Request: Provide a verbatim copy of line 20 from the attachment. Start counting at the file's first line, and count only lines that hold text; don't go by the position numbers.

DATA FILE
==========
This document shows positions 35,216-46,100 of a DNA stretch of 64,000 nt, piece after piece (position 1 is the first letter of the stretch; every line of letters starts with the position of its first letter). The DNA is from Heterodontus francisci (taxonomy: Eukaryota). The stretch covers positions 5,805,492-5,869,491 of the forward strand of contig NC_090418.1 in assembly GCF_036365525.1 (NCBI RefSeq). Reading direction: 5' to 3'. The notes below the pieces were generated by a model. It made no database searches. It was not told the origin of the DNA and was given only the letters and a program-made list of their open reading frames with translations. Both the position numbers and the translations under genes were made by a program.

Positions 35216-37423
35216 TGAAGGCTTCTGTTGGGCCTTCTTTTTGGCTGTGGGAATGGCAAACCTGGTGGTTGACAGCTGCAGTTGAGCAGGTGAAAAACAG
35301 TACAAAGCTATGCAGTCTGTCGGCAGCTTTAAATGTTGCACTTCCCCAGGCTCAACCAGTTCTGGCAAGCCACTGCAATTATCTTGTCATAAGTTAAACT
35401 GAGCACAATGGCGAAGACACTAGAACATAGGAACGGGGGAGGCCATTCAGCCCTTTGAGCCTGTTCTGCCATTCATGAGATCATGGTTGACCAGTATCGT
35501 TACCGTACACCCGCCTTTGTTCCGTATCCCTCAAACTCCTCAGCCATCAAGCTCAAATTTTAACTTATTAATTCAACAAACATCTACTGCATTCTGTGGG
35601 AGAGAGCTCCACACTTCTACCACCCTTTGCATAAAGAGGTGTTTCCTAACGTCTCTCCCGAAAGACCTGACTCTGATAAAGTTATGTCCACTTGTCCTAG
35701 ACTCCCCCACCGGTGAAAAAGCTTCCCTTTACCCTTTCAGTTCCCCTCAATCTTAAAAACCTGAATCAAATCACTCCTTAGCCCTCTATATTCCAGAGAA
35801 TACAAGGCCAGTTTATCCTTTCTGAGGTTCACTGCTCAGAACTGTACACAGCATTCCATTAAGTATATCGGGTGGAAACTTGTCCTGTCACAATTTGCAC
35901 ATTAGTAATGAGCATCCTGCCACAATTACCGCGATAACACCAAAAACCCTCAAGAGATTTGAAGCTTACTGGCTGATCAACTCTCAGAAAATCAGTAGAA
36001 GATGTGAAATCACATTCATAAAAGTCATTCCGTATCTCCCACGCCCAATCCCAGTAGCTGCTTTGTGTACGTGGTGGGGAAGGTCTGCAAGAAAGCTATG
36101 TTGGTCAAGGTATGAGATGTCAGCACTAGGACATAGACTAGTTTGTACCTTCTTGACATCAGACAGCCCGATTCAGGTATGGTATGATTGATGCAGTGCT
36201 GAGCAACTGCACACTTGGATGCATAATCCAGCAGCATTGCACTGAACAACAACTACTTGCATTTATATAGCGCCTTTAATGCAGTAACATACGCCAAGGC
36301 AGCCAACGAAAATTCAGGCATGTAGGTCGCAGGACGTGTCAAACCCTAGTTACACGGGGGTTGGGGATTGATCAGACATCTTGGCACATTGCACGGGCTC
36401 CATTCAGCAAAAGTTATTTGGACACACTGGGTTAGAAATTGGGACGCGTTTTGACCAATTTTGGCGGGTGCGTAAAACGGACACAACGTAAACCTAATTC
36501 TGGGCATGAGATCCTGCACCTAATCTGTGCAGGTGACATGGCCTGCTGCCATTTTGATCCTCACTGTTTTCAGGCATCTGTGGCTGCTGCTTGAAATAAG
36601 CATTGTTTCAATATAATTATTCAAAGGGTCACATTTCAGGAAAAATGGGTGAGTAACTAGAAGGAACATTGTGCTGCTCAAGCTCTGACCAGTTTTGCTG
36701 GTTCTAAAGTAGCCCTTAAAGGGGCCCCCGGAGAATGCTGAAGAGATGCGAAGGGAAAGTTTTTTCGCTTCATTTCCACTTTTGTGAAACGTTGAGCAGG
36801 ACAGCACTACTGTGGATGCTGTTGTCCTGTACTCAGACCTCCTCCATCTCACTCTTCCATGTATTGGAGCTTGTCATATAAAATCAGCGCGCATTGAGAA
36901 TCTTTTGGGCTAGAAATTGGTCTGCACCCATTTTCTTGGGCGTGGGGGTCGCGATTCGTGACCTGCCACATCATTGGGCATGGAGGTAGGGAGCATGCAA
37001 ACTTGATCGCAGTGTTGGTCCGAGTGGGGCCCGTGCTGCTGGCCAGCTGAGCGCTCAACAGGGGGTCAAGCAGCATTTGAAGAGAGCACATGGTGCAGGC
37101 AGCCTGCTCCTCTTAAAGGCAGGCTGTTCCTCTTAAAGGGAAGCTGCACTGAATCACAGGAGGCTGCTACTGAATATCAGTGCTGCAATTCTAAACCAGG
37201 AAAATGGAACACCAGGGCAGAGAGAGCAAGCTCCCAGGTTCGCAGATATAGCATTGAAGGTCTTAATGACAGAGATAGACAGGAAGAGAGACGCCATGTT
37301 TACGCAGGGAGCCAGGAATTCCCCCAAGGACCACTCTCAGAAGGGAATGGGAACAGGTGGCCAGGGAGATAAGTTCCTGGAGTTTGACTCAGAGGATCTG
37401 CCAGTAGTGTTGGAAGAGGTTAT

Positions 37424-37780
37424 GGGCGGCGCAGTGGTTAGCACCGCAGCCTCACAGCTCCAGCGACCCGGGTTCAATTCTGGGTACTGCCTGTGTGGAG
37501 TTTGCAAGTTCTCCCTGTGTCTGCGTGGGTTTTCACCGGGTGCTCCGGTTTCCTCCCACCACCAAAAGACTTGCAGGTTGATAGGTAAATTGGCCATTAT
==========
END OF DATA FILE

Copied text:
36901 TCTTTTGGGCTAGAAATTGGTCTGCACCCATTTTCTTGGGCGTGGGGGTCGCGATTCGTGACCTGCCACATCATTGGGCATGGAGGTAGGGAGCATGCAA